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My lord the emperor, resolve me this;
Was it well done of rash Virginius,
To slay his daughter with his own right hand,
Because she was enforc'd, stain'd, and deflour'd?

Sat. It was,

Andronicus.

Tit. Your reason, mighty lord!
Sat. Because the girl should not survive her

shame,
And by her presence still renew his sorrows.

Tit. A reason mighty, strong, and effectual;
A pattern, precedent, and lively warrant,
For me, most wretched, to perform the like:
Die, die, Lavinia, and thy shame with thee;

[He kills Lavinia. And, with thy shame, thy father's sorrow die! Sat. What hast thou done, unnatural, and un

kind? Tit. Kill'd her, for whom my tears have made

me blind. I am as woful as Virginius was: And have a thousand times more cause than he To do this outrage;—and it is now done. Sat. What, was she ravish’d? tell, who did the

deed. Tit. Will’t please you eat? will’t please your

highness feed? Tam. Why hast thou slain thine only daughter

thus? Tit. Not I; 'twas Chiron, and Demetrius.: They ravish'd her, and cut away her tongue,

And they, 'twas they, that did her all this wrong.

Sat. Go, fetch them hither to us presently.

Tit. Why, there they are both, baked in that pie; Whereof their mother daintily hath fed, Eating the flesh that she herself hath bred. 'Tis true, 'tis true; witness my knife's sharp point.

[Killing Tamora. Sat. Die, frantick wretch, for this accursed deed.

[Killing Titus. Luc. Can the sou's eye behold his father bleed? There's meed for meed, death for a deadly deed.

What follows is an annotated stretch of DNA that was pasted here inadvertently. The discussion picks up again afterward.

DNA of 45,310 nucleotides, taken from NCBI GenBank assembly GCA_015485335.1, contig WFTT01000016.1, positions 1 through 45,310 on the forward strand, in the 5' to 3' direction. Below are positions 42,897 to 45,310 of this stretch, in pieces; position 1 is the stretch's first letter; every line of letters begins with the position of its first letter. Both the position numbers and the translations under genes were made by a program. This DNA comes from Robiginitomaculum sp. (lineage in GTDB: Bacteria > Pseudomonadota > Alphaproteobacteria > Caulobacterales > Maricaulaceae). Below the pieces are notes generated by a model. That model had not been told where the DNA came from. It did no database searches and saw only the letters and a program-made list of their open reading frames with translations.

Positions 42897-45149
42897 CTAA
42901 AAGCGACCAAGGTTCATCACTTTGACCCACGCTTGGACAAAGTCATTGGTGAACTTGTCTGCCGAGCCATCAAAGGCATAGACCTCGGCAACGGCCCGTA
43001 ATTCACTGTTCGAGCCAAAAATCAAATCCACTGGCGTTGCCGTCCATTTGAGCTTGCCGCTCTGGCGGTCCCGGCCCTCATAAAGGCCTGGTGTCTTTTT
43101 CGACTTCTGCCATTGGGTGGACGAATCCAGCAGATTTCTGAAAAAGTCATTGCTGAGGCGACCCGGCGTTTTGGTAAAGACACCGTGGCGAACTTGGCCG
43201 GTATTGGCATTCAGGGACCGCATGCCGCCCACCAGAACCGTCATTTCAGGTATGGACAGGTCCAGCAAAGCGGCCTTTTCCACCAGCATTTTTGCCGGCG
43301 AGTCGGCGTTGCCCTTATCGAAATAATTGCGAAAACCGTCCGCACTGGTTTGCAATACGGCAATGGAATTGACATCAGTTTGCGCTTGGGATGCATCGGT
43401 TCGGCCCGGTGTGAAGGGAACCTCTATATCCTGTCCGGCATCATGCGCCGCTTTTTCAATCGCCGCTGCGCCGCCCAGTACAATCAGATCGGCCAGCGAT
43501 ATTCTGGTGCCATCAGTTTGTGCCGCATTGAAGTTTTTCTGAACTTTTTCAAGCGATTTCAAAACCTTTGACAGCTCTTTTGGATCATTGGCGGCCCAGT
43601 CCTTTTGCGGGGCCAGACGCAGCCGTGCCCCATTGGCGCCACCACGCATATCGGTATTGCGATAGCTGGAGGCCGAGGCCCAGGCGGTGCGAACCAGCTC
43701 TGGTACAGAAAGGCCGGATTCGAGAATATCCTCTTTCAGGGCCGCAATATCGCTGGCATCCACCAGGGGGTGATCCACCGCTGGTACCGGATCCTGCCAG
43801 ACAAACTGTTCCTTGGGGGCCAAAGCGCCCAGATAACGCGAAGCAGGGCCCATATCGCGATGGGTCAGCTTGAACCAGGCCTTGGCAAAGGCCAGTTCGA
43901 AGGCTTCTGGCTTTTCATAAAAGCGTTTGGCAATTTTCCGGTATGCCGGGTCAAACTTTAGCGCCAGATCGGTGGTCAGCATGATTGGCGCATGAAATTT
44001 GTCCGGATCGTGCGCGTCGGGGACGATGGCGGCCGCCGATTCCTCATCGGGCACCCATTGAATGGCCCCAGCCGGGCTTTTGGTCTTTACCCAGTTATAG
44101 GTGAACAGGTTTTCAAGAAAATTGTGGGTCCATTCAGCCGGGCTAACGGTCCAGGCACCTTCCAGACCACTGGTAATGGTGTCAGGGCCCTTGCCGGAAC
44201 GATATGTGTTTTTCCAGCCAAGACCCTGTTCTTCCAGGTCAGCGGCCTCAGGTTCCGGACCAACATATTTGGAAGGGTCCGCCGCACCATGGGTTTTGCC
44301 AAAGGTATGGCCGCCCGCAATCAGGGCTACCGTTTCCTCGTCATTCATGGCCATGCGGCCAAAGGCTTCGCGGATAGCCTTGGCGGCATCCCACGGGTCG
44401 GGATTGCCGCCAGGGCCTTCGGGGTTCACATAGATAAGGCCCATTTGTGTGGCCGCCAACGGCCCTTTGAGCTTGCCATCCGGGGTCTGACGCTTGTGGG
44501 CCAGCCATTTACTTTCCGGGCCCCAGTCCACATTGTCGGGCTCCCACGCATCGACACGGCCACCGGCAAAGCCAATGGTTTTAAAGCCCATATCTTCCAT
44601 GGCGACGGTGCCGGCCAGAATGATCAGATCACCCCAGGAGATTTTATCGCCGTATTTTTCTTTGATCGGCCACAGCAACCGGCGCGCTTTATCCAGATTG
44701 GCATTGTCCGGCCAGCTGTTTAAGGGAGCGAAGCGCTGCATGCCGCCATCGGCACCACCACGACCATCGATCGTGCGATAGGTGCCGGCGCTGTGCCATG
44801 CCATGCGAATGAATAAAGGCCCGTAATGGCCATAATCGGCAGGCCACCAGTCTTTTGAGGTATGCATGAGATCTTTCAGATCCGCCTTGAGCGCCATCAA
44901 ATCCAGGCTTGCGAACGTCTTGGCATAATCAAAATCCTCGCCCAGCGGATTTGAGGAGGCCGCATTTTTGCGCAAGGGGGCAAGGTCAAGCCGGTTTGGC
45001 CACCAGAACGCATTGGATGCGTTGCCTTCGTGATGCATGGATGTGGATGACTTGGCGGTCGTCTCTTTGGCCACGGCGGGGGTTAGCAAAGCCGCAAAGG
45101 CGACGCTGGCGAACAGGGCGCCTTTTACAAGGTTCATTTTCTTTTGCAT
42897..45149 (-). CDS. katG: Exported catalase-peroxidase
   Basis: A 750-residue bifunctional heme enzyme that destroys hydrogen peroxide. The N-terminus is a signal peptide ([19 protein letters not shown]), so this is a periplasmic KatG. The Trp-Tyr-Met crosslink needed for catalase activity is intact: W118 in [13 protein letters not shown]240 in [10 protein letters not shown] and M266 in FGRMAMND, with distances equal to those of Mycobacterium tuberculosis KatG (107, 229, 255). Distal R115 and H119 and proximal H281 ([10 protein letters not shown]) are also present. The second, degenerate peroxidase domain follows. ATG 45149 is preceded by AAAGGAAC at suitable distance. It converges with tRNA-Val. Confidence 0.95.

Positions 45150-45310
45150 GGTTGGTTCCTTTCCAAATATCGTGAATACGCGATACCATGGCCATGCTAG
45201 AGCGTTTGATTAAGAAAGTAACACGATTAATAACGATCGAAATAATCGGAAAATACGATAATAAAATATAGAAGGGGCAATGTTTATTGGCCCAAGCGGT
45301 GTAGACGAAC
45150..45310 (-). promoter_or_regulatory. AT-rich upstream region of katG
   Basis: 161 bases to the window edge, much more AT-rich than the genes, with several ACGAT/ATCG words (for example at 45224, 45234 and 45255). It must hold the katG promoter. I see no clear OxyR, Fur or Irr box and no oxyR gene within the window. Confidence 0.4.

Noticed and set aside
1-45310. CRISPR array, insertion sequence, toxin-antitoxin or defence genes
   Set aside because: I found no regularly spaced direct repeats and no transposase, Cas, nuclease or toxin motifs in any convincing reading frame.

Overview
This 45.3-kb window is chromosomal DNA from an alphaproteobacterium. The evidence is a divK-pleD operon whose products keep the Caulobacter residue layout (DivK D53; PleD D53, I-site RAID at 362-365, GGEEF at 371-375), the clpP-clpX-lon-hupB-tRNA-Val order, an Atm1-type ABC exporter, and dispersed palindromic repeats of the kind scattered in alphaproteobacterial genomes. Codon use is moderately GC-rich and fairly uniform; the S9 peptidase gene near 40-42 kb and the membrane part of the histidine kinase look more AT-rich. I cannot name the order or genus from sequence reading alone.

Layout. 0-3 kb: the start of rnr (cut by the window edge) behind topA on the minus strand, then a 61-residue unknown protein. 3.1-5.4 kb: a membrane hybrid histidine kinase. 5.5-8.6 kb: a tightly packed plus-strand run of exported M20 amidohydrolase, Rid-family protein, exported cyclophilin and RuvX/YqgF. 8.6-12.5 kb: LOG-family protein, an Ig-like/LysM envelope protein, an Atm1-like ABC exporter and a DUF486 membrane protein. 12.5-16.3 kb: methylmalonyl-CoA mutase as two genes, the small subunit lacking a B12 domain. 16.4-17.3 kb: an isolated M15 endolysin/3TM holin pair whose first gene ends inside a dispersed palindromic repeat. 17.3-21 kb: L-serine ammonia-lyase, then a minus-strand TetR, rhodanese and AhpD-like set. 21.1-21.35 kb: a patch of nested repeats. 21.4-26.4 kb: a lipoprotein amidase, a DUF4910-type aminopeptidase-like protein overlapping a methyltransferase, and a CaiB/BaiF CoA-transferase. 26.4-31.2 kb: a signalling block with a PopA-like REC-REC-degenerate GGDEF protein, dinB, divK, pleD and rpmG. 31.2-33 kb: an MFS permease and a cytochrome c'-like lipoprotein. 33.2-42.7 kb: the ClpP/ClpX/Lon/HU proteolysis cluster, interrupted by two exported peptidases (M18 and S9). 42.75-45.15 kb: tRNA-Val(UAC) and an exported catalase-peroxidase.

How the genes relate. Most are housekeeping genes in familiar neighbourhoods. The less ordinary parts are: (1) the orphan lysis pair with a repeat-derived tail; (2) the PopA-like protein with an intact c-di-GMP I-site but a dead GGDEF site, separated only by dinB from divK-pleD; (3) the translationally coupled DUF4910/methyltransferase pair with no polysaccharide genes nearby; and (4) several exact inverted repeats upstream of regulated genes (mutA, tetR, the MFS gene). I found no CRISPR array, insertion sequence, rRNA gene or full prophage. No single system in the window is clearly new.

[Kills Saturninus. A great tumult. The people

in confusion disperse. Marcus, Lucius, and their partisans ascend the steps before Titus's

house. Mar. You sad-fac'd men, people and sons of

Rome,
By uproar sever'd, like a flight of fowl
Scatter'd by winds and high tempestuous gusts,
O, let me teach you how to knit again
This scatter'd corn into one mutual sheaf,
These broken limbs again into one body.

Sen. Lest Rome herself be bane unto herself;
And she, whom mighty kingdoms court'sy to,
Like a forlorn and desperate cast-away,
Do shameful execution on herself.
But if my frosty signs and chaps of age,
Grave witnesses of true experience,
Cannot induce you to attend my words,
Speak, Rome's dear friend; [To Lucius.] as erst
When with his solemn tongue he did discourse,
To love-sick Dido's sad attending ear,
The story of that baleful burning night,
When subtle Greeks surpriz'd king Priam's Troy;
Tell us, what Sinon hath betwitch'd our ears,
Or who hath brought the fatal engine in,
That gives our Troy, our Rome, the civil wound. -
My heart is not compact of flint, nor steel;
Nor can I utter all our bitter grief,
But floods of tears will drown my oratory,
And break my very utterance; even i'the time
When it should move you to attend me most,
Lending your kind commiseration:
Here is a captain, let him tell the tale;
Your hearts will throb and weep to hear him speak.

our ancestor,

Luc. Then, noble auditory, be it known to you,
That cursed Chiron and Demetrius